## I really need help on this stuff

Linear spaces and subspaces, linear transformations, bases, etc.
isuckatmath
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Joined: Wed Oct 07, 2009 2:22 am
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### I really need help on this stuff

We are doing vector spaces in my math class right now and I'm TOTALLY lost. Here are a few of the problems I don't get:

Let u and v be (fixed) vectors in the vector space V. Show that the set W of all linear combinations ab+bv of u and v is a subspace of V.

Prove: If the (finite) set S of vectors contains the zero vector, then S is linearly dependent.

Determine whether or not the given vectors in Rn form a basis for Rn.
v1=(3,-7,5,2), v2=(1,-1,3,4), v3=(7,11,3,13)

Let {v1,v2,...,vk} be the basis for the proper subspace W of the vector space V, and suppose that the vector v of V is not in W. Show that the vectors v1,v2,...,vk,v are linearly independent.

Please help! Thanks!

stapel_eliz
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Joined: Mon Dec 08, 2008 4:22 pm
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Let u and v be (fixed) vectors in the vector space V. Show that the set W of all linear combinations ab+bv of u and v is a subspace of V.
Show that generic elements of the set fulfill the definition of a vector space. (There should be a list of properties for vector spaces. You need to show that these linear combinations obey these rules.)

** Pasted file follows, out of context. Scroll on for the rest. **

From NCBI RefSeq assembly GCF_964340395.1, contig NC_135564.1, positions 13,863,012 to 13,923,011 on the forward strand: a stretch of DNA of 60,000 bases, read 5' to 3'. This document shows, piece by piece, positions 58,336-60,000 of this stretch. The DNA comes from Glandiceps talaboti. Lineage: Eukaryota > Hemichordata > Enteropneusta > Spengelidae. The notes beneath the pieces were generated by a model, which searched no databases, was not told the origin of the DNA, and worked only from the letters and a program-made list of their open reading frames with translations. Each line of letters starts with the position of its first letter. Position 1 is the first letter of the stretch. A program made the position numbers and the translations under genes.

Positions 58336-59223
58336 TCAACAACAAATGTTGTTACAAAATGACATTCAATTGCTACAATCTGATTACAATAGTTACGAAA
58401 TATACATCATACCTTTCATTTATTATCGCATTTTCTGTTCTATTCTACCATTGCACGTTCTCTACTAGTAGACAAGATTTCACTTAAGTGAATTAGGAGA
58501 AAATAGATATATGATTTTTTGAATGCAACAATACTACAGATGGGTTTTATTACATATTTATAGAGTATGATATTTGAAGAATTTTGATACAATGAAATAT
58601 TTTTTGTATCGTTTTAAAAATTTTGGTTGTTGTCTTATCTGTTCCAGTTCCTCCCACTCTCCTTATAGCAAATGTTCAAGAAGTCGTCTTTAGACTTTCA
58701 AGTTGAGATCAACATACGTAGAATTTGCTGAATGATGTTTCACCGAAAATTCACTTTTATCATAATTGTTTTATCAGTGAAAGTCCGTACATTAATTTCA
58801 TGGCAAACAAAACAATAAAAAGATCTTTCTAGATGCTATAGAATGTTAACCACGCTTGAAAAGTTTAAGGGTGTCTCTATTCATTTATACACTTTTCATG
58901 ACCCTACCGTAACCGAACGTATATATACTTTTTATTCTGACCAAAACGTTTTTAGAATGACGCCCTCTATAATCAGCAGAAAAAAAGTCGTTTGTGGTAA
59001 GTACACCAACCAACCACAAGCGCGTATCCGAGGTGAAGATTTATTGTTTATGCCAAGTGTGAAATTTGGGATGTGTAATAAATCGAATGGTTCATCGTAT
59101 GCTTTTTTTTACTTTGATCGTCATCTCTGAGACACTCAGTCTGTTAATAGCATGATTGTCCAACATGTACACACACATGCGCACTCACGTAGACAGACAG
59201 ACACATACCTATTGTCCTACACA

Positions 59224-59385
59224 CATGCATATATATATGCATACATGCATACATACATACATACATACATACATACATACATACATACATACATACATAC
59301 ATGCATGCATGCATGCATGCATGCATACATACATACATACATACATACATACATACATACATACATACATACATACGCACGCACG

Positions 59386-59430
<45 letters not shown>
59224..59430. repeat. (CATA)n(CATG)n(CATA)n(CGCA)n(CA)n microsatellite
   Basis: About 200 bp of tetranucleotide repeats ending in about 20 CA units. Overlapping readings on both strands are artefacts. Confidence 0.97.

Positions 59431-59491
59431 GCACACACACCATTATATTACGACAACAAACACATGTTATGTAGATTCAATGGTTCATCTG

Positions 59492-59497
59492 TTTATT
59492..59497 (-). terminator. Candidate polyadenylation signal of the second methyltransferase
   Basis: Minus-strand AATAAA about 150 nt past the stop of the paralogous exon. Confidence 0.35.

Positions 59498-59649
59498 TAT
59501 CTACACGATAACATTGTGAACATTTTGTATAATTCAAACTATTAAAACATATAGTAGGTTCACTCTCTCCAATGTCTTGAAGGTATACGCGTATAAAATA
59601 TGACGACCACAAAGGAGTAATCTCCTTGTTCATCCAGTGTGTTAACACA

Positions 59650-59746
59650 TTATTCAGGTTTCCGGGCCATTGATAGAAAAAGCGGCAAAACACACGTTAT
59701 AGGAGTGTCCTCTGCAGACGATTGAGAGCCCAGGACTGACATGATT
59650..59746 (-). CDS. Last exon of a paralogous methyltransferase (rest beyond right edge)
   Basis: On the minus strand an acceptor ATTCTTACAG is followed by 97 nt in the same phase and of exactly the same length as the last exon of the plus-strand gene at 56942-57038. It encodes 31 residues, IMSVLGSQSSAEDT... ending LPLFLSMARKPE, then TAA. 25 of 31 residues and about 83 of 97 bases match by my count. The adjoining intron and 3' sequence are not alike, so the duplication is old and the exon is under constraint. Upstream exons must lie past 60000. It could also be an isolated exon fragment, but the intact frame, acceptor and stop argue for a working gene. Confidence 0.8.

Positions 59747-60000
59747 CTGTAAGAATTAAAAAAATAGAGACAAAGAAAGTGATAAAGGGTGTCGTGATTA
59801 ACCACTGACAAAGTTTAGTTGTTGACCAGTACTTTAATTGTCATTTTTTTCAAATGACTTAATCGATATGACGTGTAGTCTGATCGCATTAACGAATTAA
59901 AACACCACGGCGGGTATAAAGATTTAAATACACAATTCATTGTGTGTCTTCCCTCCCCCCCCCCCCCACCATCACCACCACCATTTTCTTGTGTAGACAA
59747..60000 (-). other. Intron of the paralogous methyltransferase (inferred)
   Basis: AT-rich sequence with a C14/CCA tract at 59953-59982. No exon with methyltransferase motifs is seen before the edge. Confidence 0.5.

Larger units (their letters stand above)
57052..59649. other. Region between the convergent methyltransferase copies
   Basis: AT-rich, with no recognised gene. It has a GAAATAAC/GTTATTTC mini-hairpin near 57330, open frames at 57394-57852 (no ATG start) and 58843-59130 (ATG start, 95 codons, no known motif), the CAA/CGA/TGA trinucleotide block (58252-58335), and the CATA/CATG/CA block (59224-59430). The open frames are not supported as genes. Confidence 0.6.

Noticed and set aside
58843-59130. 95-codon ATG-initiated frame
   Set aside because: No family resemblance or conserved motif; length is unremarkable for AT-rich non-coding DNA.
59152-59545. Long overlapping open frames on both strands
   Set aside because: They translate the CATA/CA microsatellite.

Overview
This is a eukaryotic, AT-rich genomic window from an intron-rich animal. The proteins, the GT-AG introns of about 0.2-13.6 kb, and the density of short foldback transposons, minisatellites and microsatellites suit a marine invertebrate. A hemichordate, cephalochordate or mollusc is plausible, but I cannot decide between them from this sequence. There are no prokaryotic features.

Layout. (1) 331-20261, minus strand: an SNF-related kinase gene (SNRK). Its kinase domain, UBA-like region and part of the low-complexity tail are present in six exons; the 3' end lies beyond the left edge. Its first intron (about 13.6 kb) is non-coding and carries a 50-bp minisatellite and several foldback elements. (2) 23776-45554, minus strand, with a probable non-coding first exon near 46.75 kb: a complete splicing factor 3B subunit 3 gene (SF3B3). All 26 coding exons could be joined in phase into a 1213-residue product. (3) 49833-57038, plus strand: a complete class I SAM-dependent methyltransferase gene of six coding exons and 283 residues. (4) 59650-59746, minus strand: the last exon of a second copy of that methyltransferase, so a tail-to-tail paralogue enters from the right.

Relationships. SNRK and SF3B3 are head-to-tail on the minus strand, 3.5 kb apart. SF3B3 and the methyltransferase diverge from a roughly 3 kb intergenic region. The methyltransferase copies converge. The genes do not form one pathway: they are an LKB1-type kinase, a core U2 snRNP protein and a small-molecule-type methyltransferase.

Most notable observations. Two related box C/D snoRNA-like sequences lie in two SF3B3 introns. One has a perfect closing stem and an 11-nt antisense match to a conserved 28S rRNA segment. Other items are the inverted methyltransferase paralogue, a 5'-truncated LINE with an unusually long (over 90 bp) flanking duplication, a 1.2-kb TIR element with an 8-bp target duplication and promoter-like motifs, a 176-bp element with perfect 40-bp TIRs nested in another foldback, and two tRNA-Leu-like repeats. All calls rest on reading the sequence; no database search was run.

Prove: If the (finite) set S of vectors contains the zero vector, then S is linearly dependent.
What is the definition of a linearly independent set? If you add the zero vector to such a set, what property no longer holds?
Determine whether or not the given vectors in Rn form a basis for Rn.
v1=(3,-7,5,2), v2=(1,-1,3,4), v3=(7,11,3,13)
Since the vectors are in R4 and you have only three vectors (so clearly they cannot form a basis), try to find a vector in R4 which is not in the span of the set you've been given.
Let {v1,v2,...,vk} be the basis for the proper subspace W of the vector space V, and suppose that the vector v of V is not in W. Show that the vectors v1,v2,...,vk,v are linearly independent.
What is the definition of a basis? So what can you say about the vectors in the basis?

If the vector v is not in W, can you form v by a linear combination of the basis vectors? So what can you say about the set with this new vector thrown in?

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